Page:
Regarding your iPod, if you use a cable with a 3.5 mm jack on one end and RCAs on the other end, you are using the iPods built-in DAC. The iPod's DAC isn't very good. If you are taking the digital output of your iPod and connecting to a digital input on your SACD, then you are using the SACD's built-in DAC. Notwithstanding the DAC, a lot of your sound quality depends on the tracks on your iPod. If you are playing AAC files, the sound quality isn't going to be very good.
If you are feeding your SACD player's digital input, then the quality of the analog output depends on the SACD's player's DAC and analog output stage. There are some SACD players and CD players with good DAC's and analog output stages, but their analog output is often inferior to a standalone DAC.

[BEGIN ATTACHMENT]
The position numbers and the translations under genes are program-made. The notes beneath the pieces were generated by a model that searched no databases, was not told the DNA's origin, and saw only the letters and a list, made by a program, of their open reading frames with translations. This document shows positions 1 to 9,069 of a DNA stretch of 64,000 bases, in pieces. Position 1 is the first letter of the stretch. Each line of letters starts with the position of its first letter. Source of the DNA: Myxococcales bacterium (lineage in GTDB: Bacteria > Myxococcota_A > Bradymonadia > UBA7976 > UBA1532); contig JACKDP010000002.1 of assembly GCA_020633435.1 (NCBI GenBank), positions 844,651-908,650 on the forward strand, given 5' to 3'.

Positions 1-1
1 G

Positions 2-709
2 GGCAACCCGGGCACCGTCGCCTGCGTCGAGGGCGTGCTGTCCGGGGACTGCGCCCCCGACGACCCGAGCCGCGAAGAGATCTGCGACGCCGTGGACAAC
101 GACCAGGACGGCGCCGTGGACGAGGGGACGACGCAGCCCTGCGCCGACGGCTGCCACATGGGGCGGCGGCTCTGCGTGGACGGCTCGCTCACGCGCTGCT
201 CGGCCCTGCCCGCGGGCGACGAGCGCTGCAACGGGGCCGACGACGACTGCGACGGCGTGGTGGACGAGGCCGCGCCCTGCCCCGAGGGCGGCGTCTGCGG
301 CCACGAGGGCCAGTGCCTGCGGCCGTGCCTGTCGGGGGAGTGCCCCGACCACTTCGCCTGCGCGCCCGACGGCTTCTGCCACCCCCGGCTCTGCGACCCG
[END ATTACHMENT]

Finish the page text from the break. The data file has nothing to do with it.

You need a good source, i.e.; the analog output that will go into the preamp's input, then you need a good preamp to amplify the signals, and then you need a good amp that will amplify the preamp's output to a level that operates the speakers. The sound comes from source, then into the preamp, then the amp, and lastly through the speakers. Poor sound at the beginning will merely be amplified through the speakers and will sound poor. Good sound from the source, amplified correctly, will sound good through good speakers in a room with good acoustics. Great sound is a little more complicated but follows the same concept.
To answer your question, if the DAC in your SACD/CD player isn't very good, you will be giving up a lot by not having a better DAC. However, every upgraded component should improve the sound quality. The crummy analog output of an iPod (yikes) will probably sound better through a better system, but you aren't going to get the sound quality that you would with a better source.